Germany Puccini, Tosca: Soloists, Chorus of the Bayerische Staatsoper, Bayerisches Staatsorchester / Andrea Battistoni (conductor), Nationaltheater, Munich, 4.5.2019. (JMI)
Director – Luc Bondy
Sets – Richard Peduzzi
Costumes – Milena Canonero
Lighting – Michael Bauer
Tosca – Anja Harteros
Cavaradossi – Stefano La Colla
Scarpia – John Lundgren
Angelotti – Alexander Milev
Sacristan – Kristof Klorek
Spoletta – Kevin Conners
Sciarrone – Christian Rieger
Gaoler – Oleg Davydov
Most opera lovers will agree that there are a few great opera houses in the world, and among them is the Bayerische Staatsoper. In my opinion, the Munich company is currently the best of them all. It is not unusual, therefore, that I see familiar faces in the Nationaltheater, especially when something of great interest is being offered, such as Anja Harteros as Tosca and a Tannhäuser with an outstanding cast.
This production of Tosca was first staged here in June 2010 with Karita Mattila and Jonas Kaufmann in the lead roles. It has been revived several times since then, most notably in the unforgettable performances of the July 2016 Festival when Kirill Petrenko conducted and the cast was led by Anja Harteros, Jonas Kaufmann and Bryn Terfel. I have reviewed this Luc Bondy production on earlier occasions, and my opinion has not changed (review click here).
I found Andrea Battistoni’s conducting rather unconvincing: his Tosca was generally noisy, uninspired and lacking in nuance, especially in Act I. Things improved in the second act where at least there was a dramatic charge. Of course, it all reminded me of how enjoyable it was three years ago with Kirill Petrenko in the pit.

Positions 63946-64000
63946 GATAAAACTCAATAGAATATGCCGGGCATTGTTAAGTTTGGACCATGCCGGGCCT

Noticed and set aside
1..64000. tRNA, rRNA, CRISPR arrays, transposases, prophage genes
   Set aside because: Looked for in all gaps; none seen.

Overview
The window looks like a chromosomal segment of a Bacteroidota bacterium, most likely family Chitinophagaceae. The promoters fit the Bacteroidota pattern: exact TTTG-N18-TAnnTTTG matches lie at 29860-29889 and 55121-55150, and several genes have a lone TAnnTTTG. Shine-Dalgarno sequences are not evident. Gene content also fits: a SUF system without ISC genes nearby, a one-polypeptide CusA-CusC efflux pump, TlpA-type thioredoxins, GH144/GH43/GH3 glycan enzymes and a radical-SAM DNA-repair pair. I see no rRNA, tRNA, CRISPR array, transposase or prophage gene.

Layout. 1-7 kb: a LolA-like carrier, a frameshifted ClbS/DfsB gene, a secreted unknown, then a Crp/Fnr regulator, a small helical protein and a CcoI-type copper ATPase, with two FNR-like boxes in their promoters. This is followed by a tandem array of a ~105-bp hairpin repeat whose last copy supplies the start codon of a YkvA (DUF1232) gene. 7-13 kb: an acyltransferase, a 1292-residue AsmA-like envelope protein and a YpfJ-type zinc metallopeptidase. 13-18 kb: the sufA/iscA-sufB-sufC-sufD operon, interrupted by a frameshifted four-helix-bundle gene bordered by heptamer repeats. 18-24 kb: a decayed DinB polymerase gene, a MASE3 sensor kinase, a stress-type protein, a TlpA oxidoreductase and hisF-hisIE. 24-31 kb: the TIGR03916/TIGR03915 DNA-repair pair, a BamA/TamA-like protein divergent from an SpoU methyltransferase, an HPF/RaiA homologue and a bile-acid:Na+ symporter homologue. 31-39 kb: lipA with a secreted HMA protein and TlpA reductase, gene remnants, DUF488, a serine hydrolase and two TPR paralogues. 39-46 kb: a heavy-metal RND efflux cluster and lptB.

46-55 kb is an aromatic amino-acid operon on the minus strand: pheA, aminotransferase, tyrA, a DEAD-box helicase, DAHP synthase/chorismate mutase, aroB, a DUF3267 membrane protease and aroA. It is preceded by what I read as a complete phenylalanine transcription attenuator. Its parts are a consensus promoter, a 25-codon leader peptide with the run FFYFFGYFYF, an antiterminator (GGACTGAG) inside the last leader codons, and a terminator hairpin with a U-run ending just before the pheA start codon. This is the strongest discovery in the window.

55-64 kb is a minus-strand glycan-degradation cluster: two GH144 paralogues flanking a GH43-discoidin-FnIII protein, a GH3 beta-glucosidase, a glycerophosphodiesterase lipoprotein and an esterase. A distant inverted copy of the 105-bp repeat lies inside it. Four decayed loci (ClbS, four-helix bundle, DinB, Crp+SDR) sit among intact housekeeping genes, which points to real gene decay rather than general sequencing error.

Once again, we were lucky to have Anja Harteros as the protagonist; she has given superb interpretations of Tosca since she debuted in the role in Berlin in February 2013. I have always enjoyed her in the part and find her to be one of the greatest Toscas – if not the greatest – of recent years. She gave an excellent performance here, but it wasn’t at the height of previous ones. Perhaps the conductor and her vocal colleagues had some influence on her work.
Cavaradossi was sung by Stefano La Colla, who still does not impress me; I am surprised that Munich continues to feature him so regularly. His voice is wide and attractive, but elegance is lacking, as is his way of attacking the high notes. Baron Scarpia this time was sung by baritone John Lundgren, whose voice is not especially appealing. He is a fine actor but a monotonous singer who does everything in forte.
In the secondary characters, Kevin Conners as Spoletta was the most appropriate. Both the Angelotti of Alexander Milev and the Sacristan of Kristof Klorek were modest, while Christian Rieger as Sciarrone and Oleg Davydov as the Gaoler were correct in their roles.
The Nationaltheater was sold out. The audience gave a warm reception to the artists in the final bows, where the biggest ovations went to Anja Harteros, although there were also bravos for her two main colleagues in the cast.
José M. Irurzun